There are who for whom Pittsburgh Steelers quarterback Ben Roethlisberger can do no wrong. There are those for whom he can do no right. No matter what, however, we do know that everything he does or does not do will be hyperscrutinized, as was the case when he didn’t travel with the team shortly after having elbow surgery two weeks ago on a transnational flight.
But he has been there for the home games since his surgery, and the Steelers have just begun a three-game homestand, so hopefully we don’t have to hear about that particular issue for a while. And while he is on the sidelines, the broadcasts show him visibly engaged and involved with the team, both as a motivator and as an instructor.
Roethlisberger and Mason Rudolph are going to be tied for a number of reasons. Rudolph was drafted because the Steelers thought he could possibly start for the franchise in the future. After he was drafted, Roethlisberger was critical of the team’s decision to draft two quarterbacks in a row and passing up other positions that could help right away. He even joked that he wouldn’t help Rudolph—and it was clearly a joke.
Since taking a back seat following his elbow injury, however, Roethlisberger has been surprisingly of benefit to Rudolph, according to the young quarterback. Following his first game back from a concussion, and his second win in four starts, he was asked about the role the veteran quarterback has played and if he has been helpful.
“For sure. He’s been more helpful than I really thought”, he said. “It’s such a tough situation having your season taken from you like that, but he’s been great giving input at halftime, he’s been up at the whiteboard at times drawing stuff out, so he’s been awesome in that regard”.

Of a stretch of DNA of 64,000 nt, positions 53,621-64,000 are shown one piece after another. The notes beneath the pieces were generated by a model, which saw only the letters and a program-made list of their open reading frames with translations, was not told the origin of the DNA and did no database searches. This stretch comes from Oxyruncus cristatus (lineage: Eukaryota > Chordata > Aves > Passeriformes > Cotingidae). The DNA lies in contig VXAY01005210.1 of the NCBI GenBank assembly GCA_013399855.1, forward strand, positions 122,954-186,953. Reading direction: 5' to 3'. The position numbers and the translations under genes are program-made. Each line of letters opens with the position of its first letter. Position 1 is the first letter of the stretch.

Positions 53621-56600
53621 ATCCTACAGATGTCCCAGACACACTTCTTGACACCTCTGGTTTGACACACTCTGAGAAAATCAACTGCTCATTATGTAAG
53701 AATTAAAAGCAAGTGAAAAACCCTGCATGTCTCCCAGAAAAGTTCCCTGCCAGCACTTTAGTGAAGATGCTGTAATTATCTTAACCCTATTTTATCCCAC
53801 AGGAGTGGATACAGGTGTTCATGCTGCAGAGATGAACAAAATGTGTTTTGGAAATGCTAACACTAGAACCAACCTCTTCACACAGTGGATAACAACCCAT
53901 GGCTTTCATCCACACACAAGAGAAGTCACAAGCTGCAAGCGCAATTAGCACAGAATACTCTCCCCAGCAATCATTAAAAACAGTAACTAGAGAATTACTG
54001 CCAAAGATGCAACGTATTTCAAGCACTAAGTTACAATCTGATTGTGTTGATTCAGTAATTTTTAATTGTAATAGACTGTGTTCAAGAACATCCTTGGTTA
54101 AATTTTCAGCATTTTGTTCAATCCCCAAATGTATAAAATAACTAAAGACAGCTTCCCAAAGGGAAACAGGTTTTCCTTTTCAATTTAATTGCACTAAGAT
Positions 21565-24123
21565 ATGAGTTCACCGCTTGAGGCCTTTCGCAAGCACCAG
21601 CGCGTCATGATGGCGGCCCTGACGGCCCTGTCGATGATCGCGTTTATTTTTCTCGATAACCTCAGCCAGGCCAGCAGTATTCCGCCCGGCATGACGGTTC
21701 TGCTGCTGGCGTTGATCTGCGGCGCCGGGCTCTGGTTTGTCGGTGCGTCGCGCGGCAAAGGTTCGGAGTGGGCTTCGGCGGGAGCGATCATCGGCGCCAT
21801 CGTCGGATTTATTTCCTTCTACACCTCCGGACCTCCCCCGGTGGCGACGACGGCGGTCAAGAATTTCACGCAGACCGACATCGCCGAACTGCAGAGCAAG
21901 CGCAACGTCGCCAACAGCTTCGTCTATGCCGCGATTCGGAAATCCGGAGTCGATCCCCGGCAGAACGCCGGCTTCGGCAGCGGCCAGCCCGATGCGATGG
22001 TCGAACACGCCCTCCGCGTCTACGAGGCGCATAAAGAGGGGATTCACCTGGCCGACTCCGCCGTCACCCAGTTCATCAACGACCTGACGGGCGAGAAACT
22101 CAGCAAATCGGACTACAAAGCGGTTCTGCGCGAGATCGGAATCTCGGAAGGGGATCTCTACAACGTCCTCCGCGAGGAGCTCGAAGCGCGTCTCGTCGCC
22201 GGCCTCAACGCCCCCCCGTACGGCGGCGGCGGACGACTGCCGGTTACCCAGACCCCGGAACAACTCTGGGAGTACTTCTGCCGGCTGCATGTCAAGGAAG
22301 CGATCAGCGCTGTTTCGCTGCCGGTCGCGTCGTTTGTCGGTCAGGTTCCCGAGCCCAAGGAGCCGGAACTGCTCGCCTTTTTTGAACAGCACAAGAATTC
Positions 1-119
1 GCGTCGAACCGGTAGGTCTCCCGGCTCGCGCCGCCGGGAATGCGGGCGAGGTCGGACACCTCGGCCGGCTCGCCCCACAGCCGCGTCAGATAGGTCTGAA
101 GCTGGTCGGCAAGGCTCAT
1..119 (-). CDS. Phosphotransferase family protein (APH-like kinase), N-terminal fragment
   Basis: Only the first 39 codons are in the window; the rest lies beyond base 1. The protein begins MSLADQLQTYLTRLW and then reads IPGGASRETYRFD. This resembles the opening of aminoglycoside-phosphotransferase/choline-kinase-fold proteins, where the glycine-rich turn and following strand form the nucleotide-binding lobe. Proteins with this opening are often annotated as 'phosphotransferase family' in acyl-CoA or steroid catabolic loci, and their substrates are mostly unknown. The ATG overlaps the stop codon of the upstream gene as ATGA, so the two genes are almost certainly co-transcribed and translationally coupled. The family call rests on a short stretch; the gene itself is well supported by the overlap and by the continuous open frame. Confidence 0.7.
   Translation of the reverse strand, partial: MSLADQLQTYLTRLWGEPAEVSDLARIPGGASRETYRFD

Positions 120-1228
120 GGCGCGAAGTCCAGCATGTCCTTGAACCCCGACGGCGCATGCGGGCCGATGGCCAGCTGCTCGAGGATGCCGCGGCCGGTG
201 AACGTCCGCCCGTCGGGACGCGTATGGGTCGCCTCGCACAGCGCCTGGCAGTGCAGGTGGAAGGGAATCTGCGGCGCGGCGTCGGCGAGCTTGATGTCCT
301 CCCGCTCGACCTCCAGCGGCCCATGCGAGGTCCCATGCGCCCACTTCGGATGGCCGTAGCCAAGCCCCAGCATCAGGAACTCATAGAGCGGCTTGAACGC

You might even recall that back in Week Five in overtime against the Baltimore Ravens, Roethlisberger tried to will a loose ball out of bounds so that the Steelers would retain possession. Unfortunately, it didn’t work that way.
But the point is, there is no grounds for anybody to make the argument that the 16-year veteran has checked out in any way just because he’s not playing. He is as much a part of this team as he has ever been, and is finding ways to contribute and be useful.
Right now, the best way to do that is to avail himself to the young quarterbacks, offer input where he feels it beneficial, and otherwise allow them to learn, and for them to approach him when they need it. Being approachable—something he’s been accused of not being in the past—has been crucial in the relationship of the quarterback room.